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2 April 2021

Shopware 6 Creating a CLI command

When getting started with Shopware 6 development, creating a new CLI command is one of the first scenarios you could / should bump to it. This free lesson - part of our Shopware 6 Backend Development On Demand training - helps you to get started.

To add a new CLI command to the output of bin/console, we will need to do two things: We need to create a new Command class in PHP and we need to define that Command class as a service.

Command class

The PHP class is fairly simple: It extends from the Symfony Command class and needs to implement two methods configure() and execute(): The configure() method is executed whenever we run the bin/console command without any additional parameters. The name and description that we add here will be added to the output of bin/console. And once we execute the command itself (in this case bin/console example), the execute() method is run.

File src/Command/ExampleCommand.php

namespace Swag\Example\Command;

use Symfony\Component\Console\Input\InputInterface;
use Symfony\Component\Console\Output\OutputInterface;
use Symfony\Component\Console\Command\Command;

class ExampleCommand extends Command
{
    protected function configure(): void
    {
        $this->setName('example')->setDescription('Simple example');
    }

    protected function execute(
        InputInterface $input,
        OutputInterface $output): int {
        $output->writeln('Hello example');
        return 0;
    }
}

There is much more possible with the Symfony console: For instance, we can ask the user for input, run through a wizard-like questionnaire and display data in tables. It is best to refer to the Symfony documentation for full details.

Returning a number from the execute() method is not mandatory ... yet. Symfony 5 makes it mandatory, so therefore it is best practice to add it anyway: A simple 0 for success and something else (nonzero) for failure.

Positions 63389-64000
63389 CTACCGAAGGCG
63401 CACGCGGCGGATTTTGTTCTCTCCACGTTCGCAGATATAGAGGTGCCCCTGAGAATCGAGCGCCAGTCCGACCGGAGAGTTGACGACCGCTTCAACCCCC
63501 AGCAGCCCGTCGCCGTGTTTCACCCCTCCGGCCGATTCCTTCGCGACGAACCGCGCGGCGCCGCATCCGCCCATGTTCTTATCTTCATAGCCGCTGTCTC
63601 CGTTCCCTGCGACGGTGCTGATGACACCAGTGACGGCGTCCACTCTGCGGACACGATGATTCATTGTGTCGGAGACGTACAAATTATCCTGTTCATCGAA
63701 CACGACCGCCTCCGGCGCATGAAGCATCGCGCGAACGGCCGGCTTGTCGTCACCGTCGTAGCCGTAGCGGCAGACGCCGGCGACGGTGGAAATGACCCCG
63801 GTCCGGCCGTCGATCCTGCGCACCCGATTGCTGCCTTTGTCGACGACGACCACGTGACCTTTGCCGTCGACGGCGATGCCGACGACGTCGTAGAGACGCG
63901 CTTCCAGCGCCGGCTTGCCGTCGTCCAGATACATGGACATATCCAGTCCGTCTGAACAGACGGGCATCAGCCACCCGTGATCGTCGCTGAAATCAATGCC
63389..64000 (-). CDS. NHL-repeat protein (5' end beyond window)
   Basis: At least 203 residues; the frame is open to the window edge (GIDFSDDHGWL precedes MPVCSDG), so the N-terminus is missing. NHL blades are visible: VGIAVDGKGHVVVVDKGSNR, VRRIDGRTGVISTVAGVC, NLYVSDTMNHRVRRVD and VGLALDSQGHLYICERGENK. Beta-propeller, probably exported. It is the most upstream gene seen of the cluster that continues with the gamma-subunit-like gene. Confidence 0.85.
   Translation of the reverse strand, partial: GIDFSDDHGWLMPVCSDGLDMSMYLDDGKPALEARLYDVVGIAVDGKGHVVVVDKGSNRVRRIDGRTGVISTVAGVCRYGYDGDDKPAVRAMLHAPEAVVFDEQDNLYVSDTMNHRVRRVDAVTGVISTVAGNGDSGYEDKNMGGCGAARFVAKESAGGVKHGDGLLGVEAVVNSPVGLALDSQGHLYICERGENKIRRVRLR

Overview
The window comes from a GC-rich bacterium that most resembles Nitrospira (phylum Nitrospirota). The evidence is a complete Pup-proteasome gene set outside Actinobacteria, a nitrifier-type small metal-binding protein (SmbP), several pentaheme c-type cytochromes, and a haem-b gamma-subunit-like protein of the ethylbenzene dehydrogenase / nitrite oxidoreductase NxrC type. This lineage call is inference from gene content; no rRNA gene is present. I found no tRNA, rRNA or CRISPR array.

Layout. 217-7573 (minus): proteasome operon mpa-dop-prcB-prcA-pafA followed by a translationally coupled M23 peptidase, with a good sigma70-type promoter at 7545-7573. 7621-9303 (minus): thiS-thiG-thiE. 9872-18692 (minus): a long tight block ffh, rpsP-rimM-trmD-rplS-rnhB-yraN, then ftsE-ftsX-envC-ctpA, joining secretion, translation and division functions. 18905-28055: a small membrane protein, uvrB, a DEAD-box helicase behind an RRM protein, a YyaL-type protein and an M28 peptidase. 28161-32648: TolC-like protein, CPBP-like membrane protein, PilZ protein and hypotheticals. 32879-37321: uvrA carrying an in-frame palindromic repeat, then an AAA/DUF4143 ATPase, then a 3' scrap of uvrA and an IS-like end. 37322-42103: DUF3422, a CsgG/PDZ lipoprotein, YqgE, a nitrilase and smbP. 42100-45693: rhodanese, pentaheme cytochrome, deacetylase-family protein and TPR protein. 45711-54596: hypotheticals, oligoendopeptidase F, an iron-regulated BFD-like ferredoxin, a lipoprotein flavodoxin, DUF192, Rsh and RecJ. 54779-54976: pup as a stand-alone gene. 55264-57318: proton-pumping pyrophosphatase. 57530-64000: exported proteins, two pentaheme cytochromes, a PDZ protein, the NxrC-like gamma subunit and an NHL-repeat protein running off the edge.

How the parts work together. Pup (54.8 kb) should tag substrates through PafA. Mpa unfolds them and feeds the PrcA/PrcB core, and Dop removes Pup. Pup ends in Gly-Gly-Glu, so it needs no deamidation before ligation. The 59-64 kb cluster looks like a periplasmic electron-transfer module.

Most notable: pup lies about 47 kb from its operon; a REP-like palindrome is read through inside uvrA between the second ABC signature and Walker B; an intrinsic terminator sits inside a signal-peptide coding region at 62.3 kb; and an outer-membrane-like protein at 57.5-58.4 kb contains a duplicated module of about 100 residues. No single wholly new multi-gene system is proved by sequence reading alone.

Alternative configuration

Instead of overriding the configure() method, you could also set $defaultName and $defaultDescription:

protected static $defaultName = 'user:list';
protected static $defaultDescription = 'Show a listing of all current users';

Adding options and arguments can only be done by the configure() method.

If your plugin is going to offer multiple commands, it might be nice to group them together by separating the group name and the command name using a colon, like user:list.

Defining the command

The PHP class that we created earlier still needs to be registered. To do this, we add a new entry to the services.xml file to create a new service with an id that refers back to our namespaced class. And this service is then tagged with console.command. Through this tag, the Symfony framework is automatically able to detect this class and add it to the console.

File src/Resources/config/services.xml:

<?xml version="1.0" encoding="UTF-8" ?>
<container xmlns="http://symfony.com/schema/dic/services"
           xmlns:xsi="http://www.w3.org/2001/XMLSchema-instance"
           xsi:schemaLocation="http://symfony.com/schema/dic/services http://symfony.com/schema/dic/services/services-1.0.xsd">

    <services>
        <service id="Swag\Example\Command\ExampleCommand">
            <tag name="console.command"/>
        </service>
    </services>
</container>

Do make sure that the class is not starting with a forward slash, for instance while copying the class name by reference.

Once done, we need to refresh the cache (bin/console cache:clean) and then the command should be visible and executable.

By intent, we have not added anything useful to the command yet, so you can see that creating the command only involves two simple steps: The class and the service definition. However, most likely, you will want to add dependencies to this class to get actual work done. This is covered in the next lesson.

Posted on 2 April 2021

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